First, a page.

Human trafficking has emerged as a major issue in Myanmar, with several criminal syndicates running a racket luring Indian citizens with fake job prospects. The MEA spokesperson, according to media reports, cautioned Indian nationals of being wary of trafficking while stating that “We are aware of IT companies recruiting Indian workers in the pretext of jobs in Thailand, who were then taken to Myanmar. Thanks to our efforts, we have facilitated the rescue of some of those people. We urge Indian nationals to exercise caution before taking up job offers there.” There have been reportedly close to 200 Indian nationals who have been duped into this job racket. 

There has been much speculation on the rationale for the foreign secretary’s visit to Myanmar. Strategic factors appear to be driving India’s greater engagement with the military junta, especially fear of China and Pakistan making inroads into the country. Since the military coup, China has improved on its good relations with the military junta, providing much-needed support for the Myanmar leadership in the face of international opprobrium.

China reportedly has been a key source of foreign investment in Myanmar. China’s multiple projects include several high-speed railway lines and dams as well as a $2.5 billion investment in a gas-fired power plant to be developed west of Yangon, with three Chinese companies owning 81 percent of the project and the remainder being held by Myanmar’s Supreme Group of Companies. The China-Myanmar Economic Corridor, which consists of oil and gas pipelines and infrastructure development projects run into billions of dollars. Of particular interest to China is the deep sea port that China plans to develop at Kyaukphyu, on Myanmar’s west coast, budgeted at around $7 billion. This will possibly give China better access to the Indian Ocean, which China has been eyeing for a while.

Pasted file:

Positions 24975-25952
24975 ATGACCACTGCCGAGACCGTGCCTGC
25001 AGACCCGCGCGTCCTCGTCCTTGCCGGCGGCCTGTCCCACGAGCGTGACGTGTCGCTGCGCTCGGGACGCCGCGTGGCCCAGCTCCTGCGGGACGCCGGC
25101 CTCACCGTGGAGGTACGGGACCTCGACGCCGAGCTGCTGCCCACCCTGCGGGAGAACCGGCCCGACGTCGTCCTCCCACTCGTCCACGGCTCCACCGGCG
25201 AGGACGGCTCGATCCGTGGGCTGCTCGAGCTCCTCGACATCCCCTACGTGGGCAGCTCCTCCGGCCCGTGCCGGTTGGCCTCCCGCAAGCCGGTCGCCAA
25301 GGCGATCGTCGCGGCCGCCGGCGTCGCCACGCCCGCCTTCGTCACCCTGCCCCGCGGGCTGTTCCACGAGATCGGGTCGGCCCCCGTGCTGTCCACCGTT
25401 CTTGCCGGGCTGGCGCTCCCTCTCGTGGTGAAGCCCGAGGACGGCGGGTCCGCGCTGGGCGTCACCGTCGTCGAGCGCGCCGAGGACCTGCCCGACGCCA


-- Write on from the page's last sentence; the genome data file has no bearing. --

Additionally, the budding relationship between Myanmar and Pakistan is also of some concern to India. According to media reports, Myanmar took the delivery of six JF-17 light-weight multi-role fighter jets from Pakistan in 2018 after signing a contract two years earlier in 2016. Reportedly, Pakistani military officers had traveled to Yangon in September 2021. Myanmar was to get another batch of 10 aircraft although the date of delivery is unknown. This has not been a very successful venture for either side. According to the latest reports from The Irrawaddy, “most of the newly acquired Chinese and Pakistan-made JF-17 fighter jets that the Myanmar regime has taken delivery of have been grounded due to technical malfunctions, according to analysts and former Myanmar Air Force pilots who monitor the junta’s air capabilities.” 

Pragmatism on account of the growing presence and inroads of China in Myanmar has possibly pushed India to give up on its moralizing about democracy and increase its outreach to Naypyidaw. While the pro-democracy elements within Myanmar as well as India’s strategic partners in ASEAN may not be particularly pleased with this outreach, especially India dropping ASEAN’s Five-Point Consensus on Myanmar, it appears that New Delhi sees itself as having not too many choices.